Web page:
Iron deficiency is one of the most common health problems worldwide. The women of reproductive age who experience excessive menstrual bleeding are most susceptible to this mineral deficiency (Mirza et al., 2018). Specifically, females from 16 to 19 years old with heavy menses were found to have the highest prevalence of iron deficiency in the United States (Cooke et al., 2017). Iron is necessary for various biochemical processes in the human organism. For example, iron is an essential component of hemoglobin vital for oxygen transport to organs and tissues that can be damaged quickly without oxygenation (Mirza et al., 2018).
Iron deficiency can lead to microcytic anemia, which is the condition that develops when smaller red blood cells are produced in the bone marrow due to insufficient iron stores (Bayen et al., 2020). The consequences of anemia can affect physical performance, memory, immunity, and mental health (Bayen et al., 2020). Furthermore, iron deficiency was associated with developing such psychiatric conditions as depression, sleep deprivation, and anxiety disorder (Lee et al., 2020). Treating this micronutrient deficiency in women with heavy menstruation should be the common goal for patients and healthcare workers.
King’s Theory: Collaboration Between Nurses and Patients to Improve Iron Deficiency
Nurses are knowledgeable and skilled professionals who work on the frontline of healthcare and often spend more time with patients. The modern nursing practice involves implementing evidence-based theories that revolve around patient communication (Adib-Hajbaghery & Tahmouresi, 2018). One of these theories is King’s theory of goal attainment that focuses on patient-centered care (Adib-Hajbaghery & Tahmouresi, 2018). This theory comprises four main elements: patient-nurse relationship, mutual understanding, common goals, and nurse’s knowledge (Adib-Hajbaghery & Tahmouresi, 2018). According to this theory, nurses need to apply their knowledge and skills to establish good communication with patients and their families to achieve specific health goals (Adib-Hajbaghery & Tahmouresi, 2018).
Nurse-patient relationships are built upon understanding each other’s goals and accurate perception of personal beliefs and values (Adib-Hajbaghery & Tahmouresi, 2018). For example, female nurses may better comprehend iron insufficiency in women with heavy menstruation or abnormal uterine bleeding. Thus, the rationale for choosing King’s theory for this project is that nurses that can establish excellent communication with patients have higher chances of convincing patients about the importance of treating this deficiency. It will result in better health outcomes in women with mineral deficiency.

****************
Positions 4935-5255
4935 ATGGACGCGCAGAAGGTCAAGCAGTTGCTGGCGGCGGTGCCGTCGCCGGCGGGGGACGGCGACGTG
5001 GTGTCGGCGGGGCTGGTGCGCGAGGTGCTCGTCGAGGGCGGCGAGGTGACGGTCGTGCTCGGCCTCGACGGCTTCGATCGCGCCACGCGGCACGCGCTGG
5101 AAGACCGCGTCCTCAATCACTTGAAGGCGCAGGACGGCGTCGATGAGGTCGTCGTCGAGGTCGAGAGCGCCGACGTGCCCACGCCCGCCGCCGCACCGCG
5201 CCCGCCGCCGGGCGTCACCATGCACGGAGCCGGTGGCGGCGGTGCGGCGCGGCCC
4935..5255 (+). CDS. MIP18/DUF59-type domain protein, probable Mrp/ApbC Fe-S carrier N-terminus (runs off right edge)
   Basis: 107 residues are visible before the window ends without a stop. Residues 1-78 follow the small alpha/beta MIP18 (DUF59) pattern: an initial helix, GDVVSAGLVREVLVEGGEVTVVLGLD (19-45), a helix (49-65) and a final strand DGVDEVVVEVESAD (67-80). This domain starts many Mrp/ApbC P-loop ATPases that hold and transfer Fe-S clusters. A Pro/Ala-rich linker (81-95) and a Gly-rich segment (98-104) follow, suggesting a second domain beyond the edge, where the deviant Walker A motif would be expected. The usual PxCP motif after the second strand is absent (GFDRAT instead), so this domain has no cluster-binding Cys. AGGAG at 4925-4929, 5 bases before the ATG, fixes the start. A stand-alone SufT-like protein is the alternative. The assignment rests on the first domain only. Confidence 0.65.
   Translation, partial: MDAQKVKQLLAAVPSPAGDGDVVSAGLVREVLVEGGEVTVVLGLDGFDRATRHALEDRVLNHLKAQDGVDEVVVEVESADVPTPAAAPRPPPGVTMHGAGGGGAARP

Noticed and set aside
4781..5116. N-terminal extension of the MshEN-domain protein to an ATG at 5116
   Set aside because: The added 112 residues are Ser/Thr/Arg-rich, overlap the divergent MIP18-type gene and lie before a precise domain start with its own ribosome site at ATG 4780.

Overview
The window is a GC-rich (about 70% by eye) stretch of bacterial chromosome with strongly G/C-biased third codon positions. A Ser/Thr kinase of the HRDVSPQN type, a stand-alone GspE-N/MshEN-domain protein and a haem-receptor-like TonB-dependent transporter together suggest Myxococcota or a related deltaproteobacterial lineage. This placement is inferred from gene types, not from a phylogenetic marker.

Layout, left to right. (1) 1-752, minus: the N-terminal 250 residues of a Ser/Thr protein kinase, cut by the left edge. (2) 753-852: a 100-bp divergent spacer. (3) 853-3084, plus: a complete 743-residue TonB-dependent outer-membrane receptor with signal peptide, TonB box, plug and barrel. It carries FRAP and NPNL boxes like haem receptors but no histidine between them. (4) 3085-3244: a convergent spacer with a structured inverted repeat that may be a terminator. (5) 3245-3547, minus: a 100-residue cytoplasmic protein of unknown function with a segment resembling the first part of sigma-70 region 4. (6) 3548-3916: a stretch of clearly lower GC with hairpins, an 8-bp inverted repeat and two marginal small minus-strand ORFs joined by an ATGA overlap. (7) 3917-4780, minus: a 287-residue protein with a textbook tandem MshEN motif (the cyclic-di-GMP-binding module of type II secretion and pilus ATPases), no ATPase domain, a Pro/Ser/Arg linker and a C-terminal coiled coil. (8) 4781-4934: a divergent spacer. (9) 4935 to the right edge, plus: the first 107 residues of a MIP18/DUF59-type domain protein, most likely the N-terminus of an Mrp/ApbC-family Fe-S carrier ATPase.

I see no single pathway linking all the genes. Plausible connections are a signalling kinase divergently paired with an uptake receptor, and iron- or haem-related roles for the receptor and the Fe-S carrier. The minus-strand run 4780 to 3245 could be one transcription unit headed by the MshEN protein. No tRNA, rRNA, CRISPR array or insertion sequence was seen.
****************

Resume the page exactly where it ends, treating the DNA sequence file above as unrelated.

Iron supplementation in women with abnormal menstrual bleeding can prevent negative consequences of anemia on their health and revert some existing health issues associated with the deficiency. Since iron participates in various biochemical reactions in the human body, its shortage presents multiple clinical signs (Dziembowska et al., 2019). The symptoms include fatigue, headache, dizziness, tachycardia, restless leg, pica, impaired memory, and higher susceptibility to infections (Lee et al., 2020). Cognitive functions are affected because iron deficiency causes improper myelination of neurons that impairs the formation of new synapses (Lee et al., 2020).
Furthermore, iron participates in serotonin and dopamine reuptake; thus, lower levels of these neurotransmitters in anemic patients can result in mood disorders (Dziembowska et al., 2019). Still, there is no precise data about the role of this micronutrient in psychiatric disorders (Lee et al., 2020). One nationwide cohort study in Taiwan showed that anemic patients had a greater risk of developing anxiety disorders and depression and that treatment of iron deficiency was associated with the reduced sleep disturbances (Lee et al., 2020). It appears that iron loss during heavy menses requires supplementation to achieve normal levels.
Iron deficiency can be defined based on the laboratory ranges of ferritin in the patient’s serum. Ferritin is a carrier protein that stores iron in cells, and a value lower than 15 ug/L is considered iron deficiency (O’Brien, 2018). The first-line therapy is oral iron additives in mild and moderate cases (Mirza et al., 2018). However, intravenous iron can be utilized in severe deficiencies of this essential element (Mirza et al., 2018). Iron is usually given in ferrous sulfate form, an active state of the molecule, combined with ascorbic acid to facilitate absorption in the stomach (Low et al., 2016).